Posted: Sun December 8, 2013 9:13PM; Updated: Mon December 9, 2013 12:04AM
Tim Layden
Tim Layden>INSIDE THE NFL

NFL's most stubborn record finally falls

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Three had tied Tom Dempsey's field-goal record, but no one surpassed it until Matt Prater (top).
Matt Prater (top) broke Tom Dempsey's 43-year-old record with his 64-yard field goal on Sunday.
Justin Edmonds/Getty Images

It was among the most stubborn records in NFL history, set miraculously 43 years ago by a 23-year-old kid with no toes on his right foot, and then tied three times but never broken. On the second Sunday in November of 1970, Tom Dempsey kicked a 63-yard field goal, seven yards longer than anyone had previously made, to give the New Orleans Saints a 19-17 victory over the Detroit Lions. A guy his teammates lovingly called Stumpy (for not just his sawed-off kicking foot, but for his withered, fingerless right arm) celebrated by drinking Dixie Beer in the team's subterranean locker room at long-since-demolished Tulane Stadium. He hadn't known about the old record, and he sure didn't expect this one to last so long.

But it proved as tough as the thick leather in Dempsey's custom kicking shoe, which sits behind a glass wall in the Saints' Hall of Fame at the Superdome. Twenty-eight years after Dempsey's kick, in 1998, Jason Elam of the Broncos made a 63-yarder in the thin air of Mile High Stadium in Denver. Thirteen years after that, again at Mile High, Sebastian Janikowski of the Raiders booted a 63-yarder. And then on the first weekend of the 2012 season, David Akers of the 49ers became record holder No. 4 when he bounced a 63-yarder off the crossbar and through at Lambeau Field in Green Bay.

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Not long after Akers's kick, I wrote a story for Sports Illustrated on the enduring strength of 63. SI editors called it, "The Last Days of 63,'' because it seemed like, with better, stronger, more accurate kickers, the record would fall soon. "It's not insurmountable,'' said then-Lions kicker Jason Hanson. "That 63 is going to fall.'' In that story, I wrote, It can't be long now. We have reached the last days of 63. ... Yet the record hung on, for more than a full year after the story was published in late October of 2012, just as it had hung on for the decades before. Another man's quote loomed more prescient. It was longtime NFL kicker Morten Andersen who said, "That number has been out there a long time. It's the magic number, man.''

At last, not anymore. On the last snap of the first half Sunday afternoon in Denver, across a parking lot from the location of the former Mile High Stadium, the Broncos' Matt Prater dropped a 64-yard field goal over the crossbar and relegated Dempsey, Elam, Janikowski and Akers to the second paragraph of history. It was not a surprise that the record fell in Denver. Janikowski told me in 2012, "The ball goes extra good in Denver, maybe like five or seven yards further.'' And it was no surprise that the kick came on the last play of the half; few NFL coaches were inclined to risk the dramatic loss of field position that would result from a missed 64-yarder during the run of play. Yet because the record had stood so long, it was a shock nonetheless.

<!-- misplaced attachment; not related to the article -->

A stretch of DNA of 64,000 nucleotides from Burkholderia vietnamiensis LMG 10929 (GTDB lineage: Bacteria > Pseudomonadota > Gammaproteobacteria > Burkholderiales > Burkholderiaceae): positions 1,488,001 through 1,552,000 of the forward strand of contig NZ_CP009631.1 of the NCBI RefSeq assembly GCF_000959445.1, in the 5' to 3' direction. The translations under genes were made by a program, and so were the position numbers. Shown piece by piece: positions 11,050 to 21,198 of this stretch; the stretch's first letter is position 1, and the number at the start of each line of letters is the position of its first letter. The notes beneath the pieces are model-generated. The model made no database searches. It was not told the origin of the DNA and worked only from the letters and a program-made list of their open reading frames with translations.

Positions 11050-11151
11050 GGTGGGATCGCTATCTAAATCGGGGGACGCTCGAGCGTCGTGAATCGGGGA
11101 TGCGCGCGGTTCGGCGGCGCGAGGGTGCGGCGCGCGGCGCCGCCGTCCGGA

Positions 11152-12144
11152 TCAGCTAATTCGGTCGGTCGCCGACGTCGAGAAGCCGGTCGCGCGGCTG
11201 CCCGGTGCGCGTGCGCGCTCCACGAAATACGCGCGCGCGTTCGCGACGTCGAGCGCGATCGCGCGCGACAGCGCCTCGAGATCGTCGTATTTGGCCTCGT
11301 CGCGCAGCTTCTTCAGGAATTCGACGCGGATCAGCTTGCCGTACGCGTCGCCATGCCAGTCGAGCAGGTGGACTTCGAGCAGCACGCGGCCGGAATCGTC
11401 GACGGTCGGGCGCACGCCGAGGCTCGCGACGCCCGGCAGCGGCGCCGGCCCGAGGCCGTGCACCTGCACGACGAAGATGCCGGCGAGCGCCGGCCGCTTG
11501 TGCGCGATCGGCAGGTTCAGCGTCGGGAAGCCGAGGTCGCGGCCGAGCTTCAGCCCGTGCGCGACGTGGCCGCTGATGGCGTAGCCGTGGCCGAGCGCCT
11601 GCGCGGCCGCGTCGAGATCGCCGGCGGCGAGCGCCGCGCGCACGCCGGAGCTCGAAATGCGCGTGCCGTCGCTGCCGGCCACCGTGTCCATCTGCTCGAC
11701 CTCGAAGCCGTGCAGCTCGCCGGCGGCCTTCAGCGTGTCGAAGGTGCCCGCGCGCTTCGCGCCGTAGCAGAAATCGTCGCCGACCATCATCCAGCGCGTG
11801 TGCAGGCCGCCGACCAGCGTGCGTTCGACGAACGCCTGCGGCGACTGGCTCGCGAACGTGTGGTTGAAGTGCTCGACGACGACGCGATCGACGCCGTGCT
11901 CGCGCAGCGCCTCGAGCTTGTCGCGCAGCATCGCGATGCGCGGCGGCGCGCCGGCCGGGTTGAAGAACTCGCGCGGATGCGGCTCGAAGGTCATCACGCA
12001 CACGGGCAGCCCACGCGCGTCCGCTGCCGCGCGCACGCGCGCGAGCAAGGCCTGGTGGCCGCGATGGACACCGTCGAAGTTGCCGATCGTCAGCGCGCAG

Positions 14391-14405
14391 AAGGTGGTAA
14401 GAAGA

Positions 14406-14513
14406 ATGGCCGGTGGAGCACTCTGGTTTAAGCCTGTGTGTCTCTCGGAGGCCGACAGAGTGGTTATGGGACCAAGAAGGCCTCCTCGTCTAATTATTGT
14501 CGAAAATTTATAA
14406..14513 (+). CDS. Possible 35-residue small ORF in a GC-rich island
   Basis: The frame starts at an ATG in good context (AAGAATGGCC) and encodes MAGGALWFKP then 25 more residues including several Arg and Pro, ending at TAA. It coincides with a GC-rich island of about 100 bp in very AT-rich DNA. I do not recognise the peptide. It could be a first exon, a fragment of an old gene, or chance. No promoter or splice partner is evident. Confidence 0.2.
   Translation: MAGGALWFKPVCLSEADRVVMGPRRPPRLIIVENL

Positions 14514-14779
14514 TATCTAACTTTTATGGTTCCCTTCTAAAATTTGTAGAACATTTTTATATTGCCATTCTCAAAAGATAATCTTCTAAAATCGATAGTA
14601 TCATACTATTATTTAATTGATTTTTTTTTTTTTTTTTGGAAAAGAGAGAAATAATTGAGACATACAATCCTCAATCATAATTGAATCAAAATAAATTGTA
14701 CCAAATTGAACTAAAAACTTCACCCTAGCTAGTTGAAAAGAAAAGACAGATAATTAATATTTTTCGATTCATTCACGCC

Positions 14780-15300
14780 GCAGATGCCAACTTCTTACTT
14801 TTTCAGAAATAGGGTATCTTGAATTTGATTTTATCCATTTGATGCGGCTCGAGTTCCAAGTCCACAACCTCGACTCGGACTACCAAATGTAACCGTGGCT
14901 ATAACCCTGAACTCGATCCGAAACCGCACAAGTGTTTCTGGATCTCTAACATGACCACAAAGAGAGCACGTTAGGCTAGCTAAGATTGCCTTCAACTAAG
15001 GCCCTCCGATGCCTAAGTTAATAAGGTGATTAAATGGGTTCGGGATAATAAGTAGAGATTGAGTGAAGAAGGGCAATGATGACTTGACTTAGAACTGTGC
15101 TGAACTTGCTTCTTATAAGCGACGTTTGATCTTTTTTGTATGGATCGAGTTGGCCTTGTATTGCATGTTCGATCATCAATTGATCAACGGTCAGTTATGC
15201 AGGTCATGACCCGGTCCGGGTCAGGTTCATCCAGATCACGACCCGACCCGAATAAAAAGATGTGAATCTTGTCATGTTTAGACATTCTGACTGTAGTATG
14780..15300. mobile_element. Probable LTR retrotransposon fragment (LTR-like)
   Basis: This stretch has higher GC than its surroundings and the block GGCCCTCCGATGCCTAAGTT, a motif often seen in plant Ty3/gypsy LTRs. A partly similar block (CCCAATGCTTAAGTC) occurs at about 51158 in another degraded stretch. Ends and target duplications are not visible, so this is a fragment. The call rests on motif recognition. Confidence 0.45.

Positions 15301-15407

(On a personal level, I had become just a little unhealthily obsessed with 63. First, a year ago, as I was finishing the story on the Fab Four, I was terrified that the record would fall before the story was published. Since then, wherever I was on a Sunday afternoon, I would monitor Red Zone of NFL.com in search of an opportunity to take down the record. Oddly, I was in the Broncos locker room this week, reporting an unrelated story. I interviewed Prater, but didn't ask him about 63. Or 64. I thought about it, because I think about 63 all the time. But that story was long over and I just let the moment pass. It's my obsession, not Prater's.)

There is a bittersweet quality to the record falling. When I met Tom Dempsey in the fall of 2012, he was living with his wife, daughter and grandson in a small New Orleans house, and he was also battling the effects of dementia, which he believed resulted from concussions in his playing career. (Dempsey was a hard-hitting, old-school defensive lineman in college and semi-pro football, and routinely threw himself into kickoff coverage in the NFL). Now he lives comfortably in a New Orleans retirement community, but suffers from full-blown Alzheimer's disease.

Shortly after the kick, I exchanged texts with Dempsey's daughter, Ashley, who helped him through an interview with me and SI photo- and video-journalist Bill Frakes last fall. "We told him about [the 64-yard field goal] and he said, `Must have been a great kick,''' wrote Ashley. "He always said records were made to be broken.'' Dempsey always took great pride that his kick came at sea level (actually below), whereas two of the other three 63s were in Denver.

Janikowski (Raiders) and Akers (Lions) are both still active in the NFL. Elam lives with his family in Soldotna, Alaska. He wasn't watching football on Sunday, because he's more likely to be spending his time hunting or fishing or flying his small planes. But early in the afternoon, his phone blew up. Elam texted me back: "Still surprised it didn't happen sooner. Fun stuff!''

It is logical to think that the floodgates will swing open at some point, leading to 65s and 66s and somewhere in the low 70s, which most kickers view as the outer limits of their legs. Or maybe Matt Prater is about to share a record for the next 43 years.

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